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The Unending Appeal of The Son of the House

There should be a sequel.

At the end of this novel, the cliffhanger of many interesting turns elicited from me a desire for more. It is just as well that The Son Of The House is so riveting and dramatic that it will make the screen. Fittingly so, our Nollywood loves sequels, and films come as Part One to Three.

The sort of sequel for this book would be a first-person narrative about the son. Afam Obiechina was the backdrop in this enthralling novel that I consider Part One. I fantasise we should subsequently hear Afam’s account of his growing up and his life up to this point. It would be akin to the story of Obi Okonkwo in No Longer At Ease, a self-contained sequel to the eponymous Things Fall Apart by Chinua Achebe.

I go ahead of myself, though, as Cheluchi Onyemelukwe-Onuobia triggers the imagination. Her book raises many questions. The principal one for the interested reader is what is it about this work that has gripped the world and made it a first-class offering like its writer earned in school?


The short answer is that The Son of the House offers a deft exploration of sensitive universal issues that tug at the hearts of citizens and societies. They include the innocence of teen romance versus betrayal, class distinctions, childlessness and loss of a child.

The longer is the pre-eminence of the male child in specific socio-cultural settings such as South-East Nigeria, the stage for the book and the place of women in a patriarchal society.

The blurb of this version offers a good summary, with slight editing.

“Julie and Nwabulu, two abducted women, decide to tell each other their stories to ‘pass the time’ while awaiting their loved ones to ransom them. Both women find in telling their stories that their lives intersect at significant junctions. Nwabulu, the one-time housemaid and now a successful fashion designer, finds that Julie has answers to the one ache she has carried in her heart since her late teens. Julie, a septuagenarian who has lived a life of subterfuges, each one bigger than the last, finds that she must now confront her biggest lies”.


The Son of the House runs on two tracks of the stories of these women. The writer takes the reader through a wide range of human emotions.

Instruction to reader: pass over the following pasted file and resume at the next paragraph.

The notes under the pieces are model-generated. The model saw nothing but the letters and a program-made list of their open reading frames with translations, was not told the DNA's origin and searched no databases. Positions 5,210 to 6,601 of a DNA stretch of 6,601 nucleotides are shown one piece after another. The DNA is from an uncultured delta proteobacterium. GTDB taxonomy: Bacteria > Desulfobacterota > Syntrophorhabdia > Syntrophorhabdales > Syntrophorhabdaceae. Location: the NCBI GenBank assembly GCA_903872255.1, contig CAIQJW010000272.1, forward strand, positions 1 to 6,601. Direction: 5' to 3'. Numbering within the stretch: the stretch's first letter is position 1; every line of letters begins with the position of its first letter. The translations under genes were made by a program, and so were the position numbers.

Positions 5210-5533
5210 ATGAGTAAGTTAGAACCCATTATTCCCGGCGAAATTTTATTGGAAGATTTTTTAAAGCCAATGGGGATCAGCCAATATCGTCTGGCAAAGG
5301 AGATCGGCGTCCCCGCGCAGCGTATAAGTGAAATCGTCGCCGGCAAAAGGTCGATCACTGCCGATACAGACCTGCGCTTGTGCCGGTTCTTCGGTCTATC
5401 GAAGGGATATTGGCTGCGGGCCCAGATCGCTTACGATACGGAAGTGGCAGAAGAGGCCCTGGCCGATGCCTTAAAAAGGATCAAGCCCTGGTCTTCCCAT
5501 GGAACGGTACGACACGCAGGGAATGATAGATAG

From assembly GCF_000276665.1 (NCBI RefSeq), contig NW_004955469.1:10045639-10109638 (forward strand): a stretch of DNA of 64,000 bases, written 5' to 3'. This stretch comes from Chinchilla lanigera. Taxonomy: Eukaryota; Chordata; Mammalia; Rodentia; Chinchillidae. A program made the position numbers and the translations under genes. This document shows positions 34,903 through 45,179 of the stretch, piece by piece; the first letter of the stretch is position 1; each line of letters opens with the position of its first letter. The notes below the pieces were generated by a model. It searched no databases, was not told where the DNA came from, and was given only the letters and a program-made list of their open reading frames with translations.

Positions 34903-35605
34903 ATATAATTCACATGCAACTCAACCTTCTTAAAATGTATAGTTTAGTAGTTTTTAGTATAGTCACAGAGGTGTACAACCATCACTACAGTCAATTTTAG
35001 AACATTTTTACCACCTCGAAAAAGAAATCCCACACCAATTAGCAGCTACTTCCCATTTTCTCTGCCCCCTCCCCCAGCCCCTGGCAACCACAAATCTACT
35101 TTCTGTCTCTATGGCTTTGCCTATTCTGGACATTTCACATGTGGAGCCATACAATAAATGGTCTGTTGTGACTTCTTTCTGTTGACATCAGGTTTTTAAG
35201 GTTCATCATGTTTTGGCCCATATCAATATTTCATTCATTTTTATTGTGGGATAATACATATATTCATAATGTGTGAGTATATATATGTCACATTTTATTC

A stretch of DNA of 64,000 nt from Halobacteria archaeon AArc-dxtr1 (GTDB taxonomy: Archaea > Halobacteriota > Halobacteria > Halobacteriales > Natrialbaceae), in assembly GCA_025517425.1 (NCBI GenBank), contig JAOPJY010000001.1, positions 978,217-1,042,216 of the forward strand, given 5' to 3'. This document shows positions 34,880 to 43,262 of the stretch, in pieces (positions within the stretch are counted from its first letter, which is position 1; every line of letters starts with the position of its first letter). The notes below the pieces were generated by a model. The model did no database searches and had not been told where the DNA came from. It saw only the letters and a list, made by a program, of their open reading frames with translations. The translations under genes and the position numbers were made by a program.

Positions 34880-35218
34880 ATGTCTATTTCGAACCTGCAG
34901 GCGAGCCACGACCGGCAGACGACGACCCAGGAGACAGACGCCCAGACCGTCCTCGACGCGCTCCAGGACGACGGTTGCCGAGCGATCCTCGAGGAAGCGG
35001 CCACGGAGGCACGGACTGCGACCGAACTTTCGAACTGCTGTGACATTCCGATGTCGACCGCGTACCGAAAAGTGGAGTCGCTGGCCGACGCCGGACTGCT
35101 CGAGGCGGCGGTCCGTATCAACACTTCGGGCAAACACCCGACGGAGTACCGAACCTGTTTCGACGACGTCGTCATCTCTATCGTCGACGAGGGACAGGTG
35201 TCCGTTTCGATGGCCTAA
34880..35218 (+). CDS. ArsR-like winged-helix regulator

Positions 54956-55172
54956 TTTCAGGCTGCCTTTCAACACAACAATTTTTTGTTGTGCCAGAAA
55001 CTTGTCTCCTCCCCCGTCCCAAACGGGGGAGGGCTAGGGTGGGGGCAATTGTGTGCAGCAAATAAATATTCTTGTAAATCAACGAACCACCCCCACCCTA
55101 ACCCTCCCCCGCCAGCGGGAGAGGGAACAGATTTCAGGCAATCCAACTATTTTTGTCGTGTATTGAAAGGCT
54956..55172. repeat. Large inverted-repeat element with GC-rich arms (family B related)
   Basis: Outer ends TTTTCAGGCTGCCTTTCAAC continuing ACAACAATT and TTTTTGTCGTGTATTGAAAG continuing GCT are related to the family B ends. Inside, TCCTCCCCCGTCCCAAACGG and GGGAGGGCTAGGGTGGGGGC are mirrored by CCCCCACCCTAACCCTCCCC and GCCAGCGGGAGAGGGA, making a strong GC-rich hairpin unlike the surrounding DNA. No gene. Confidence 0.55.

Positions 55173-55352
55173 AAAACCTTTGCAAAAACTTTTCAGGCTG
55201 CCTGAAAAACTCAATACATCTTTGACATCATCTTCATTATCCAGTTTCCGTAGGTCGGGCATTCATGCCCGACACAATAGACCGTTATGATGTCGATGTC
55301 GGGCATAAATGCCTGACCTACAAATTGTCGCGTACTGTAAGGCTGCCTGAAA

The Son of the House is set in Enugu and covers 1972 to 2011. The author captures with high fidelity the physical and social setting of the city on the hill and the former capital of Eastern Nigeria. Her account shows sensitivity to details

One of the appeals of The Son of the House is how it treats sociological issues around cultural practices and beliefs without liberal condescension, heckling or sermonising. The author describes and allows the reader the latitude to draw her inferences and judgements.

It brings to bear current realities such as kidnapping, youth unemployment, and politicians’ character. There are also the place and role of women in a patriarchal society. Julie schemed her way into the kidnap and pushed for the disclosures that caused her stroke. Unravelling what happened hereafter is where Afam’s story begins. Julie should be alive to connect the dots.


The Son of The House deserves all the accolades for the writer. Awards and recognitions include the 2020 SprinNG Women Authors Prize, the 2019 Sharjah International Book Fair prize, Winner of the $100000 2021 Nigeria Prize for Literature. CBC Radio Canada listed it in the 35 Canadian books to check out in summer 2021. Channels Television Nigeria named it in The Top Nigerian Books of 2019. It earned a shortlist for the 2021 Giller Prize.

The Son of the House kept me company from 30 November through 5 December in Freetown, Sierra Leone, during the stress caused by an airline cancelling the Freetown-Lagos flight with neither reason nor compensation. Grab a copy to read. I highly recommend it.

Son of the House is available in paperback and Kindle and can be purchased online from Amazon.

  • Chido Nwakanma is a communication strategist, marketer, journalist and educator.

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